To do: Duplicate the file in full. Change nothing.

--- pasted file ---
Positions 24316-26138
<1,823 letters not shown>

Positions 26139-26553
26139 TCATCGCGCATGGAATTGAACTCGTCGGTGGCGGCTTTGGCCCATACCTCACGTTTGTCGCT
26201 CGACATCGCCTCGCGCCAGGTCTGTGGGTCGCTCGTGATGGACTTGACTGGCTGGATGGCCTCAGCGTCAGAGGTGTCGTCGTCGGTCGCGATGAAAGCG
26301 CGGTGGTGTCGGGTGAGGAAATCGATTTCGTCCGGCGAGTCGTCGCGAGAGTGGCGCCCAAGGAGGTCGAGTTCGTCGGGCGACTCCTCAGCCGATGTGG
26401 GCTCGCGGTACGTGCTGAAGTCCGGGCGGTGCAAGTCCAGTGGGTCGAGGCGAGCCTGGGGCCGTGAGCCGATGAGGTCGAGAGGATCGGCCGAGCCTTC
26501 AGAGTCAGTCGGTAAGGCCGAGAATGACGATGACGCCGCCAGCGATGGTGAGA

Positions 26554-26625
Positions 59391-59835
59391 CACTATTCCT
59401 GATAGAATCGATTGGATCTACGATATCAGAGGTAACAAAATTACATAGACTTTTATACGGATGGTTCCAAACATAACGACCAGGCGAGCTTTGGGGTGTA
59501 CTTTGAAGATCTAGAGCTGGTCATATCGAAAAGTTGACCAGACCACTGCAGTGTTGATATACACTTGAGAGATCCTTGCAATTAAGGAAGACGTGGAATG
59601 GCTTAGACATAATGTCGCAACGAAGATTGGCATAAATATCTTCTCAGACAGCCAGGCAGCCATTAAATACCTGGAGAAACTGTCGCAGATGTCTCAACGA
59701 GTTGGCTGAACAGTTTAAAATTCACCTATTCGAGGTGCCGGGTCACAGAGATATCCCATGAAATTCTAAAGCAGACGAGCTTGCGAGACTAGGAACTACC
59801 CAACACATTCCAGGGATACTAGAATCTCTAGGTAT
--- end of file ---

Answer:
Positions 24316-26138
<1,823 letters not shown>

Positions 26139-26553
26139 TCATCGCGCATGGAATTGAACTCGTCGGTGGCGGCTTTGGCCCATACCTCACGTTTGTCGCT
26201 CGACATCGCCTCGCGCCAGGTCTGTGGGTCGCTCGTGATGGACTTGACTGGCTGGATGGCCTCAGCGTCAGAGGTGTCGTCGTCGGTCGCGATGAAAGCG
26301 CGGTGGTGTCGGGTGAGGAAATCGATTTCGTCCGGCGAGTCGTCGCGAGAGTGGCGCCCAAGGAGGTCGAGTTCGTCGGGCGACTCCTCAGCCGATGTGG
26401 GCTCGCGGTACGTGCTGAAGTCCGGGCGGTGCAAGTCCAGTGGGTCGAGGCGAGCCTGGGGCCGTGAGCCGATGAGGTCGAGAGGATCGGCCGAGCCTTC
26501 AGAGTCAGTCGGTAAGGCCGAGAATGACGATGACGCCGCCAGCGATGGTGAGA

Positions 26554-26625
Positions 59391-59835
59391 CACTATTCCT
59401 GATAGAATCGATTGGATCTACGATATCAGAGGTAACAAAATTACATAGACTTTTATACGGATGGTTCCAAACATAACGACCAGGCGAGCTTTGGGGTGTA
59501 CTTTGAAGATCTAGAGCTGGTCATATCGAAAAGTTGACCAGACCACTGCAGTGTTGATATACACTTGAGAGATCCTTGCAATTAAGGAAGACGTGGAATG
59601 GCTTAGACATAATGTCGCAACGAAGATTGGCATAAATATCTTCTCAGACAGCCAGGCAGCCATTAAATACCTGGAGAAACTGTCGCAGATGTCTCAACGA
59701 GTTGGCTGAACAGTTTAAAATTCACCTATTCGAGGTGCCGGGTCACAGAGATATCCCATGAAATTCTAAAGCAGACGAGCTTGCGAGACTAGGAACTACC
59801 CAACACATTCCAGGGATACTAGAATCTCTAGGTAT